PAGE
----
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I'm looking at using some JavaScript in a MongoDb query. I have a couple of choices:

  • db.system.js.save the function in the db then execute it
  • db.myCollection.find with a $where clause and send the JS each time
  • exec_js in MongoEngine (which I imagine uses one of the above)

I plan to use the JavaScript in a regularly used query that's executed as part of a request to a site or API (i.e. not a batch administrative jobs) so it's important that the query executes with reasonable speed.

I'm looking at a 30ish line function.

Is the Javascript interpreted fresh each time? Will the performance be ok? Is it a sensible basis upon which to build queries?

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2 Answers 2

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Is the Javascript interpreted fresh each time?

Pretty much. MongoDB only has one "javascript instance" per running instance of MongoDB. You'll notice this if you try to run two different Map/Reduces at the same time.

Will the performance be ok?

Obviously, there are different definitions of "OK" here. The $where clause can not use indexes. You can combine that clause with another indexed query. In either case each object will need to be pushed from BSON over to the Javascript run-time and then acted on inside the run-time.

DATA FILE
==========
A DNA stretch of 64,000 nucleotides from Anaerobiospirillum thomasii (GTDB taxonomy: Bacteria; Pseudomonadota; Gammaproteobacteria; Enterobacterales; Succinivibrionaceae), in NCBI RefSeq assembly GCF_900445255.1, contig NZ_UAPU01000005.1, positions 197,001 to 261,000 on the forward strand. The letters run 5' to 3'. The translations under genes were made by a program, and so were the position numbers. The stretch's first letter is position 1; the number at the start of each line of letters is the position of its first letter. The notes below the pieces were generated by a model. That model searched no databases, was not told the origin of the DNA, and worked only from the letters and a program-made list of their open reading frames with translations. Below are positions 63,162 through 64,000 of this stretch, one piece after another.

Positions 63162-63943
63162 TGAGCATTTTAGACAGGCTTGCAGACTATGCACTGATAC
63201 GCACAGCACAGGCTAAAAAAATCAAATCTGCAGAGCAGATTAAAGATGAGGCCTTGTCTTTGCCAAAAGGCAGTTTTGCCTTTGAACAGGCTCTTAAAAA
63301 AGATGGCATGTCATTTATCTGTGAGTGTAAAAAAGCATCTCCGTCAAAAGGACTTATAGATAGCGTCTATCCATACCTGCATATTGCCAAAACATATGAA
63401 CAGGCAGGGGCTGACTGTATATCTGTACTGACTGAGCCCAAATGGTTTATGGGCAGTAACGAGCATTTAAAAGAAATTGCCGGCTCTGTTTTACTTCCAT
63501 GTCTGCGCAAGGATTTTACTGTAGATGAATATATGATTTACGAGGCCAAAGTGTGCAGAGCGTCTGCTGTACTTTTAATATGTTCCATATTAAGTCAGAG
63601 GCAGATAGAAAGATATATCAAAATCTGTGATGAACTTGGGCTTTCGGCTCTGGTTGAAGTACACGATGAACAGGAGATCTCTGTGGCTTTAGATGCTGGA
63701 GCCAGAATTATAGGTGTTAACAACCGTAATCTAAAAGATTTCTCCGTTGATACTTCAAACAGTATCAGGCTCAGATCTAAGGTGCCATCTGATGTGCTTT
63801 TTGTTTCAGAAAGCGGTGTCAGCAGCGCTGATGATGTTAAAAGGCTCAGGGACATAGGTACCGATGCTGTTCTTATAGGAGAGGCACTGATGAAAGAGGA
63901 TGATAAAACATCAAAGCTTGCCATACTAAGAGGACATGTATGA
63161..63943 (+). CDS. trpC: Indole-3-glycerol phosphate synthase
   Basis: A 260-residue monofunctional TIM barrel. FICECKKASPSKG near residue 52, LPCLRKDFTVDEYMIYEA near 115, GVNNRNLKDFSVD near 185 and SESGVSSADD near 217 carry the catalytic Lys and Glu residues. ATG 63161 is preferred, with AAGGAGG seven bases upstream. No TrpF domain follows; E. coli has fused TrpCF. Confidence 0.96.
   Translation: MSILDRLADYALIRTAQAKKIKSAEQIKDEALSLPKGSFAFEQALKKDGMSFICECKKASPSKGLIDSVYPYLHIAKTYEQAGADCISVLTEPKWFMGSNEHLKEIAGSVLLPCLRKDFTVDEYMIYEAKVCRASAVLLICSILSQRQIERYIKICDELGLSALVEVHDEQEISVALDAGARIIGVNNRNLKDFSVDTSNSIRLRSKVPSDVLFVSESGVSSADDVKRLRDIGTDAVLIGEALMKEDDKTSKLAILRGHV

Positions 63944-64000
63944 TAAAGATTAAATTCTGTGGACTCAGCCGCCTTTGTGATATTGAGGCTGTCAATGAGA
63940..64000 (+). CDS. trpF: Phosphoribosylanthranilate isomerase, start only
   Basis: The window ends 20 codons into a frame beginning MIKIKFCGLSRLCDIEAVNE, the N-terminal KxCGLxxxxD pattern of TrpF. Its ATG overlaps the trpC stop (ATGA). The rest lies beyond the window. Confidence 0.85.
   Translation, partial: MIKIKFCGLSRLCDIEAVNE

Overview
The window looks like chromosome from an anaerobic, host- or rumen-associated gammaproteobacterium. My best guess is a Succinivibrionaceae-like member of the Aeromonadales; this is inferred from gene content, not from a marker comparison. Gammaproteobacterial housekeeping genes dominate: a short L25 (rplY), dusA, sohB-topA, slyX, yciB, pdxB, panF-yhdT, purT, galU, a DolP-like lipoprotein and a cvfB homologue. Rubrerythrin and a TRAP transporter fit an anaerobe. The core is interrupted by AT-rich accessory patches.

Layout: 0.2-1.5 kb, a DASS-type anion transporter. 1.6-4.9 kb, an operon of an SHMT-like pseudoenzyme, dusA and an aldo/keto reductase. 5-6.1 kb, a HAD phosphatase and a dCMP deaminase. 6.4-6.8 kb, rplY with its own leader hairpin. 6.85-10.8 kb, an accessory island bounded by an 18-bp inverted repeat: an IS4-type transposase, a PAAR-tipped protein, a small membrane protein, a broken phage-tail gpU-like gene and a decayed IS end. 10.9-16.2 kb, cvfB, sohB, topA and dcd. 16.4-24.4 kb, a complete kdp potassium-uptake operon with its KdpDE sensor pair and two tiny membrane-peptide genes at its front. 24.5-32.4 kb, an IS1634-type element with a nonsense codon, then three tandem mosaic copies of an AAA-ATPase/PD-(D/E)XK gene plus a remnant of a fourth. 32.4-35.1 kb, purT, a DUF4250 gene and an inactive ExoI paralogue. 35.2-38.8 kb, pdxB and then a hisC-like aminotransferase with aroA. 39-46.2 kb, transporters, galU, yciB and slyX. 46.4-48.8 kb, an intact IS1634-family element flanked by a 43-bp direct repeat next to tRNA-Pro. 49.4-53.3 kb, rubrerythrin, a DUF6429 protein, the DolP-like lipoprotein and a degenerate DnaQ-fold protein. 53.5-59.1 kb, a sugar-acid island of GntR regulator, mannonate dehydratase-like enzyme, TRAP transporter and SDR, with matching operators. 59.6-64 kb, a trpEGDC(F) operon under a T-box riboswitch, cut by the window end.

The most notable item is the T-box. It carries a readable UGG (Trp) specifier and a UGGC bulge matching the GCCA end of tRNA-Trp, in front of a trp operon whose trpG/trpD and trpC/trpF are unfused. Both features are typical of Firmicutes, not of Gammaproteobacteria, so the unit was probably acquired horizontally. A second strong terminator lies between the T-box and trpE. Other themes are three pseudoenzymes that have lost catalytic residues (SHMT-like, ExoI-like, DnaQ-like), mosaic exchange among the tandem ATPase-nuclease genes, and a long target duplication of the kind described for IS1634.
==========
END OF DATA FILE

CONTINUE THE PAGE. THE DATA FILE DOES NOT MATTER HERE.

The process is definitely not what you would call "performant". Of course, by that measure Map/Reduce is also not very performant and people use that on production systems.

Is it a sensible basis upon which to build queries?

The real barrier here isn't the number of lines in the code, it's the number of possible documents this code will interpret. Even though it's "server-side" javascript, it's still a bunch of work that the server has to do. (in one thread, in an interpreted environment)

If you can test it and scope it correctly, it may well work out. Just don't expect miracles.

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What is your point here? Write a JS script and call it regularly through cron. What should be the problem with that?

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Not a batch job. A query, executed as part of a request on an API / website. –  Joe Jun 29 '11 at 8:02

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